Communication Studies, Department of


Date of this Version



Journal of Applied Communication Research 34:1 (February 2006), pp. 30–48.

doi: 10.1080/ 00909880500420200


Copyright © 2006 National Communication Association; published by Routledge/Taylor and Francis. Used by permission.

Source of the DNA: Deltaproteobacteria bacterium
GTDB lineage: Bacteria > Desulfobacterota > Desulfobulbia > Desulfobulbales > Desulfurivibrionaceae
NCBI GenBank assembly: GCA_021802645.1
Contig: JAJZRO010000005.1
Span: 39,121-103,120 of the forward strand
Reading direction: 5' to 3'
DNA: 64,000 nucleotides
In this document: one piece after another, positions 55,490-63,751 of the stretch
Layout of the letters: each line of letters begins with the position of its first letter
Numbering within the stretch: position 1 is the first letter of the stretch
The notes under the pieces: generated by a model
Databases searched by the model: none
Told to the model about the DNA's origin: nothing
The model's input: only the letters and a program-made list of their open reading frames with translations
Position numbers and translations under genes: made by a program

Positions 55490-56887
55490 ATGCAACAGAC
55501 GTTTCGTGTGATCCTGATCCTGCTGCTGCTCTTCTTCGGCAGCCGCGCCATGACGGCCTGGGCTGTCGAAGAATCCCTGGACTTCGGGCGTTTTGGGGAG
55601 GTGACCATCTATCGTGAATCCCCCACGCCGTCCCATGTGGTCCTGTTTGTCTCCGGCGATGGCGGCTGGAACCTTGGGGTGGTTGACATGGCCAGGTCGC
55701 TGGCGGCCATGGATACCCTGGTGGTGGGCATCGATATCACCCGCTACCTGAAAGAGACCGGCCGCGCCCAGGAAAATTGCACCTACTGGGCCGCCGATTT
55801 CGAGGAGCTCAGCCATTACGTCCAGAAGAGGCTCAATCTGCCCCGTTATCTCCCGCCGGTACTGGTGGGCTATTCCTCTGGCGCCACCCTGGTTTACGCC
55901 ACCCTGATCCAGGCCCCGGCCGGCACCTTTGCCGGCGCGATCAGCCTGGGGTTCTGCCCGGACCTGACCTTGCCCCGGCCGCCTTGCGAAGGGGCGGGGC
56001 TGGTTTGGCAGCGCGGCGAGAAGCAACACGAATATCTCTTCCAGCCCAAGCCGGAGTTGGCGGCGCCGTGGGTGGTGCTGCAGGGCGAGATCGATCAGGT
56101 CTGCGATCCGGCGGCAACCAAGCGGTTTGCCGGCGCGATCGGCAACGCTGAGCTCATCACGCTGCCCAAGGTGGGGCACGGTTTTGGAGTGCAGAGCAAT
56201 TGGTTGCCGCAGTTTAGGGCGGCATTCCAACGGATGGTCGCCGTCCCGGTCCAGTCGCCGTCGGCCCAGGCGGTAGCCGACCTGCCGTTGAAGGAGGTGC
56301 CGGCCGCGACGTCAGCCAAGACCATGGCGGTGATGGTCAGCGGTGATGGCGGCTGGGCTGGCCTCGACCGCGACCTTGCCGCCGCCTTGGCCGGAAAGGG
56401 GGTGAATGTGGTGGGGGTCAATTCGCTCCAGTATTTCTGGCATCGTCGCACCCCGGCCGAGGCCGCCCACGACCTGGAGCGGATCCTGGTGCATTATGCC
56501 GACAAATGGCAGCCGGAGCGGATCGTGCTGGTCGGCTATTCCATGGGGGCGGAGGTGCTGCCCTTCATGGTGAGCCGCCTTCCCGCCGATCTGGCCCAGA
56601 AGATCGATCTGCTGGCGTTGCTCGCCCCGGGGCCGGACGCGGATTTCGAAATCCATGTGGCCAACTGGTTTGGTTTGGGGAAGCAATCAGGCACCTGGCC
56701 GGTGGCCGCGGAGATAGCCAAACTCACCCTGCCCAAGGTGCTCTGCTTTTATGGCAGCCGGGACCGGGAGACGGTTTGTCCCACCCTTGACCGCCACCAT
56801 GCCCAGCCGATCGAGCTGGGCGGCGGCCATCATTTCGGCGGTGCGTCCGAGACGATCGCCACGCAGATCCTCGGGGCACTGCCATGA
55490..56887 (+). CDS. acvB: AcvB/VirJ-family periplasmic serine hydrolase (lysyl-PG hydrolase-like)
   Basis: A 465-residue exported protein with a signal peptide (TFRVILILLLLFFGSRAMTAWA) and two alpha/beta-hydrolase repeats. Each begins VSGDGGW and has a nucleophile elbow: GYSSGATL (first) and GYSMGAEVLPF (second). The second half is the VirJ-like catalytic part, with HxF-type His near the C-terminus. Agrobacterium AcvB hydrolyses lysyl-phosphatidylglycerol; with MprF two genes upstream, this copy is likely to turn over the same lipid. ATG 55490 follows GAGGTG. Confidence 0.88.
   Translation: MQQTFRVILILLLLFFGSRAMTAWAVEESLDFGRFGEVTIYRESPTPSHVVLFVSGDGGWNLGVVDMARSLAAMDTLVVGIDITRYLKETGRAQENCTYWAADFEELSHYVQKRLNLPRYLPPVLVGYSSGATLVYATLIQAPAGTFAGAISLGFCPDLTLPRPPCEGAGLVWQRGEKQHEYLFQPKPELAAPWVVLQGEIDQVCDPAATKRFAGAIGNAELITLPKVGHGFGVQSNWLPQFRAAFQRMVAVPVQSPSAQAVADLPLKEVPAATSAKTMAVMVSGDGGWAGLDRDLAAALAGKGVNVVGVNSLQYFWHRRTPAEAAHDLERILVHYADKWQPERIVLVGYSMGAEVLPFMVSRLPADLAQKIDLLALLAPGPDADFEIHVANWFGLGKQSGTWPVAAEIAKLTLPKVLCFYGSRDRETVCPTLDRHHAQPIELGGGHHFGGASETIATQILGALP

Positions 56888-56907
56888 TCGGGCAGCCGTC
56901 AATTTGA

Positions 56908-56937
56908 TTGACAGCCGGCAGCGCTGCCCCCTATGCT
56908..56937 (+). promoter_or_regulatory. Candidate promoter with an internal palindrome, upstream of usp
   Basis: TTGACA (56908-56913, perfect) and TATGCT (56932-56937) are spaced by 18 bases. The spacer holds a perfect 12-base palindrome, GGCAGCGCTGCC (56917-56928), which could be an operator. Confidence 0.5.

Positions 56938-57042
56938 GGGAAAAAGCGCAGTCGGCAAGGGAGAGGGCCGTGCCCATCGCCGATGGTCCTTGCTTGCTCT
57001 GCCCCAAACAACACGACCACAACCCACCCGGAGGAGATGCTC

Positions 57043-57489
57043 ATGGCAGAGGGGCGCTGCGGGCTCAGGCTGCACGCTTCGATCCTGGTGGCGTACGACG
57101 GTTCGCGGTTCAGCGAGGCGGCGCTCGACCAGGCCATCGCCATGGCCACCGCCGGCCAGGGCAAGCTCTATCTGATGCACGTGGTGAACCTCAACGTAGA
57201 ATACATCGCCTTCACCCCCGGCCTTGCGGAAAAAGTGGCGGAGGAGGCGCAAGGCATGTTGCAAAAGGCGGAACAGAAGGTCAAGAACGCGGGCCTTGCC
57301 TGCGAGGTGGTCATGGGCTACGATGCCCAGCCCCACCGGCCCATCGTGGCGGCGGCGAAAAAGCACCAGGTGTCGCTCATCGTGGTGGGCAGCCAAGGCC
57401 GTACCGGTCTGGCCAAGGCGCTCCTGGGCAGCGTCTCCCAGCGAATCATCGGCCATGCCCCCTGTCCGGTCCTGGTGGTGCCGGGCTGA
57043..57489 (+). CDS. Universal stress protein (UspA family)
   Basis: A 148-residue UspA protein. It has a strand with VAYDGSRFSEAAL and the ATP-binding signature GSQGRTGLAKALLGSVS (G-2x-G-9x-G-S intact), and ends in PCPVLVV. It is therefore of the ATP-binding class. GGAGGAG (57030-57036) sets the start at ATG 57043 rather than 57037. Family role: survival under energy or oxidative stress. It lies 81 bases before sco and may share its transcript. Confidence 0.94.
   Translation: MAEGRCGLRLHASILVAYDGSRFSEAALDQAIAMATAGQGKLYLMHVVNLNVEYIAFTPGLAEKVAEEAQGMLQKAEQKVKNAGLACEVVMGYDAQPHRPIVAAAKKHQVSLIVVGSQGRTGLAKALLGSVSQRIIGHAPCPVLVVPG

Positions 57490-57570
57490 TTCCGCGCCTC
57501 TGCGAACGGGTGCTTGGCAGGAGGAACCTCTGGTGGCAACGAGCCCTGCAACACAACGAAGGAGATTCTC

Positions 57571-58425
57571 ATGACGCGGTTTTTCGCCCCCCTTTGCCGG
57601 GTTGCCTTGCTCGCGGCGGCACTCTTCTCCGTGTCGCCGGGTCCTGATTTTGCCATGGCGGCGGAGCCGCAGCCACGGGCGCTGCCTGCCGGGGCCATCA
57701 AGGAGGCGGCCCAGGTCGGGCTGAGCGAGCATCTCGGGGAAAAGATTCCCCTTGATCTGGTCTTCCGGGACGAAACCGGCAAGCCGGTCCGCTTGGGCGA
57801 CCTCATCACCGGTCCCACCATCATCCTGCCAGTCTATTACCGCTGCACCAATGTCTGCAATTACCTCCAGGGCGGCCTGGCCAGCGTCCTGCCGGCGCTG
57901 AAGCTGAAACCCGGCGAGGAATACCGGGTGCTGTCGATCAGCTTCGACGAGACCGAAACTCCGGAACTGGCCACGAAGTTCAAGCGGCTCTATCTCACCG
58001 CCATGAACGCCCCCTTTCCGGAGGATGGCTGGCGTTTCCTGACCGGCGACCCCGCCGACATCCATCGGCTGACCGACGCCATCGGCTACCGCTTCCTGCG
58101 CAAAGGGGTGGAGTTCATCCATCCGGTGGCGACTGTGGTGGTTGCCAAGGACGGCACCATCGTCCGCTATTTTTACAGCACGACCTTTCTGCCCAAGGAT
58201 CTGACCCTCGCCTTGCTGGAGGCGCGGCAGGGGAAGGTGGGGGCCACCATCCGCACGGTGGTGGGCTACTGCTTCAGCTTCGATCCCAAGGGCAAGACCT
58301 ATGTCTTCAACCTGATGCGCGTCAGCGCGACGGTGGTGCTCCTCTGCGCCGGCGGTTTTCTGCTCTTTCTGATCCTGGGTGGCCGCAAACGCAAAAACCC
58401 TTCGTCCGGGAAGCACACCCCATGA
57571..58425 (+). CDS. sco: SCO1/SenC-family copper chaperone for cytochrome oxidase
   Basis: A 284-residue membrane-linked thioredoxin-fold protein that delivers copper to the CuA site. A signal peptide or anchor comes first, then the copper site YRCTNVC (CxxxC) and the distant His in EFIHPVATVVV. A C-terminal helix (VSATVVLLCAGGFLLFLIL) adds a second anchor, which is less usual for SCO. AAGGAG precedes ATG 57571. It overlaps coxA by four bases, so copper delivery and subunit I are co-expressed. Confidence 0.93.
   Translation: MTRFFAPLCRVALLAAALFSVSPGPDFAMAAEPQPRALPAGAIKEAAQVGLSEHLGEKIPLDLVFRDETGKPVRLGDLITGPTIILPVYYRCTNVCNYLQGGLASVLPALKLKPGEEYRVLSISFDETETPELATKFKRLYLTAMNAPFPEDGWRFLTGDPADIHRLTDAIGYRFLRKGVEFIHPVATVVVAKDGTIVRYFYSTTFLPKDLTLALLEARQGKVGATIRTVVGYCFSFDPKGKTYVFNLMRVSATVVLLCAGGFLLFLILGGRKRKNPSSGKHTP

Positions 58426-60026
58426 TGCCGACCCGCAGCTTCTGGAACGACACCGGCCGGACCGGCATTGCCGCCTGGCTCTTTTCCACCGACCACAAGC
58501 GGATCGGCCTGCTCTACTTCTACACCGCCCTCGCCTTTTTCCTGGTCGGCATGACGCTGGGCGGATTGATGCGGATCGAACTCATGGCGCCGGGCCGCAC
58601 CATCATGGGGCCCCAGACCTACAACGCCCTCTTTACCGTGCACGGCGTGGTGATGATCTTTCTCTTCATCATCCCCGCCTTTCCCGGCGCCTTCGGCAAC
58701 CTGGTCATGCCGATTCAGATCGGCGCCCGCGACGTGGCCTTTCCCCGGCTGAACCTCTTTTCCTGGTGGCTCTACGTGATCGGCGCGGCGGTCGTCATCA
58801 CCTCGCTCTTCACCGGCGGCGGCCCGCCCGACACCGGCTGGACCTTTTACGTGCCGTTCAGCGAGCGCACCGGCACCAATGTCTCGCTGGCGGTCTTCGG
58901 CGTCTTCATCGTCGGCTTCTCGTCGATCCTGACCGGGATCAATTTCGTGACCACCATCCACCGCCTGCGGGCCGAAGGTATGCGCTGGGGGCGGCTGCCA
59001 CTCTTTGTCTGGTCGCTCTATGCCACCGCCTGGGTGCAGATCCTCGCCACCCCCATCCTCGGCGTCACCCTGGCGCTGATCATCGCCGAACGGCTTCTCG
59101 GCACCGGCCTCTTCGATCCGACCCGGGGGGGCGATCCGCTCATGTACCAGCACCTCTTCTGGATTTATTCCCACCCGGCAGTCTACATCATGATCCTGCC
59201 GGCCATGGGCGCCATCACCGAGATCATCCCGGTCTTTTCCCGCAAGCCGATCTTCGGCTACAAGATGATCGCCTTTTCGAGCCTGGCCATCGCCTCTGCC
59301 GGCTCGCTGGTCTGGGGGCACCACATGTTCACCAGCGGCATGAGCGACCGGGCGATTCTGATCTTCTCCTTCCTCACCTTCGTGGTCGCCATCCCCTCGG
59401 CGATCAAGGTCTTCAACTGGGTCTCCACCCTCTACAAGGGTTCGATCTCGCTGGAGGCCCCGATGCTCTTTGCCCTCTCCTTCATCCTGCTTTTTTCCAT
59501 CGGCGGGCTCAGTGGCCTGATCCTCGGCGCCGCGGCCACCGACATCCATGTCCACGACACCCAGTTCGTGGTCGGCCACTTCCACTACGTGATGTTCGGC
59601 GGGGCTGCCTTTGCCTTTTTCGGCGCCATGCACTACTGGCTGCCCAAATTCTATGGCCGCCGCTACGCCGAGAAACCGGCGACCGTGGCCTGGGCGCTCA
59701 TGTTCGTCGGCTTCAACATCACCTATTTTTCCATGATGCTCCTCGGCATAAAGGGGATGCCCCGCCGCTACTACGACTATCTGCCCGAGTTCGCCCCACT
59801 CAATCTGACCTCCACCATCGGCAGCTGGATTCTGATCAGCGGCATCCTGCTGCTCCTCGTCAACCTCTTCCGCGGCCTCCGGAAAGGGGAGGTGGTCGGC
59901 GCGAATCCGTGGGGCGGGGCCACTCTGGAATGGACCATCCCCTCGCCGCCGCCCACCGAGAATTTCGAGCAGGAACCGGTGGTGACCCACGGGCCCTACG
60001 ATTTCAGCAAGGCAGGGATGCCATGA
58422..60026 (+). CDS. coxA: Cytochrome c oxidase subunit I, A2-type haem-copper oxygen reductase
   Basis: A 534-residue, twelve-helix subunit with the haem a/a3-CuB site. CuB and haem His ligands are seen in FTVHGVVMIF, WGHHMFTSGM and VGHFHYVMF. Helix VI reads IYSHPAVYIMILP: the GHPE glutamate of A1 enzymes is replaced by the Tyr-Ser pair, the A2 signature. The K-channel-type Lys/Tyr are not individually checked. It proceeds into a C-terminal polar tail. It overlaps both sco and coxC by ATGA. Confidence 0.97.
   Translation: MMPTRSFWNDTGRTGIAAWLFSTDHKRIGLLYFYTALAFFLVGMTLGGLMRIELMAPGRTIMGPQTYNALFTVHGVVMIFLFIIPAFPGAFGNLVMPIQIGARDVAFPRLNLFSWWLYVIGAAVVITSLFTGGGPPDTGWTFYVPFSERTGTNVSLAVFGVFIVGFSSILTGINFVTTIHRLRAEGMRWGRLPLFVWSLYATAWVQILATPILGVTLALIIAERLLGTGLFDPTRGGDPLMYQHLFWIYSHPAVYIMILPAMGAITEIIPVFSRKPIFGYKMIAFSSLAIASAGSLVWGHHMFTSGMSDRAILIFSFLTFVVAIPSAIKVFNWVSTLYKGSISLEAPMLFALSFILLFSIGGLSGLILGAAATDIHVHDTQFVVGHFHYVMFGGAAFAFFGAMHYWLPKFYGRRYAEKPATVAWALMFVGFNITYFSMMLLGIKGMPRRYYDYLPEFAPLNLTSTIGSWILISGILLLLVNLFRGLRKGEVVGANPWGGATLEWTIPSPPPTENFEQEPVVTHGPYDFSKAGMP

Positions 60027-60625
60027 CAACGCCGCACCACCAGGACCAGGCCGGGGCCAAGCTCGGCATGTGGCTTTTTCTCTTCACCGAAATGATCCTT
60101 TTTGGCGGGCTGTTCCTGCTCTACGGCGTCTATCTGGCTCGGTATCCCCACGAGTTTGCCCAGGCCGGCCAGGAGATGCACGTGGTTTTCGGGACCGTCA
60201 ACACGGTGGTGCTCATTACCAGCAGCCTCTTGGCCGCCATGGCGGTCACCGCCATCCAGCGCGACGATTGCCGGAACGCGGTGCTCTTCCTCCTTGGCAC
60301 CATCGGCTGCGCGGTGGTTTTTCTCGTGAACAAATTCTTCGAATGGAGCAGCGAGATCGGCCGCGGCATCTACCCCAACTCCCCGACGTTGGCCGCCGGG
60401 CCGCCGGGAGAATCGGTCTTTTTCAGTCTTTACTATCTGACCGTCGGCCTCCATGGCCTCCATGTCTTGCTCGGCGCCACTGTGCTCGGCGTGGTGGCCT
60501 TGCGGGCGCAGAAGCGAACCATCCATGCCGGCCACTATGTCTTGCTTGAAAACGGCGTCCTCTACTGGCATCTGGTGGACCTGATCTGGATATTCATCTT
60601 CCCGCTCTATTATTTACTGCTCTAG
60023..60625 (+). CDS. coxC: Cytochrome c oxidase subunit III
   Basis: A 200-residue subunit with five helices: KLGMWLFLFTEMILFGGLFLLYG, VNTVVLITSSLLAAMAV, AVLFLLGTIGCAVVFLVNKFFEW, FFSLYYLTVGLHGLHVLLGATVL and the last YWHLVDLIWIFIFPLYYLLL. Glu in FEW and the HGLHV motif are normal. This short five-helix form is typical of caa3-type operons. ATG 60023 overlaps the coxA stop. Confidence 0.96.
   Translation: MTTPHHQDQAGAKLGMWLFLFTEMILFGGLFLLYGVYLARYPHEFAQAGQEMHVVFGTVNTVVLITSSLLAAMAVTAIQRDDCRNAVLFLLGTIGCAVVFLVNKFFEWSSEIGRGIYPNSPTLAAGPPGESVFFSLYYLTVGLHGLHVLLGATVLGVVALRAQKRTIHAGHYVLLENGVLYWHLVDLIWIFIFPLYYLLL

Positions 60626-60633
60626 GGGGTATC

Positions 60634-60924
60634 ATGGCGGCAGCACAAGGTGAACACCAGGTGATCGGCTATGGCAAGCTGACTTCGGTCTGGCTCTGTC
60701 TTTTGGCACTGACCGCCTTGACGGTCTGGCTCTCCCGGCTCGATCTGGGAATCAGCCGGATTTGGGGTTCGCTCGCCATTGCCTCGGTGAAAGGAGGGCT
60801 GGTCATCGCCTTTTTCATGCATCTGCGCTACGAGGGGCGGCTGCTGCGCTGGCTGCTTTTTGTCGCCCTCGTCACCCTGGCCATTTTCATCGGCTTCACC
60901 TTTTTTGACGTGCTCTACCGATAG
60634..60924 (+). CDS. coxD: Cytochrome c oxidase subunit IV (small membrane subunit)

The nonresidential parent plays a role in the lives of stepchildren and in stepfamily households. The focus of the present study was on the interaction between the nonresidential parent and his/her child who resides as part of a stepfamily household. Grounded in relational dialectics theory, the researchers performed an interpretive analysis of 50 transcribed interviews with college-aged stepchildren. Stepchildren’s perceptions of communication with the nonresidential parent were animated by two contradictions: parenting/nonparenting and openness/closedness. These two contradictions form a totality, interwoven with one another. The parenting/nonparenting contradiction reflected stepchildren’s ambivalence over parenting attempts of nonresidential parents. Stepchildren wanted nonresidential parent involvement and parenting, and at the same time they resisted it, often finding communication to be awkward and challenging. In addition, stepchildren wanted open and intimate communication with their nonresidential parents, yet they found openness to be problematic and managed these contradictory demands via segmentation. Implications of these findings are discussed, along with insights to guide professionals working with stepfamilies and adults co-parenting children to better understand and interact in ways that promote healthy stepfamilies.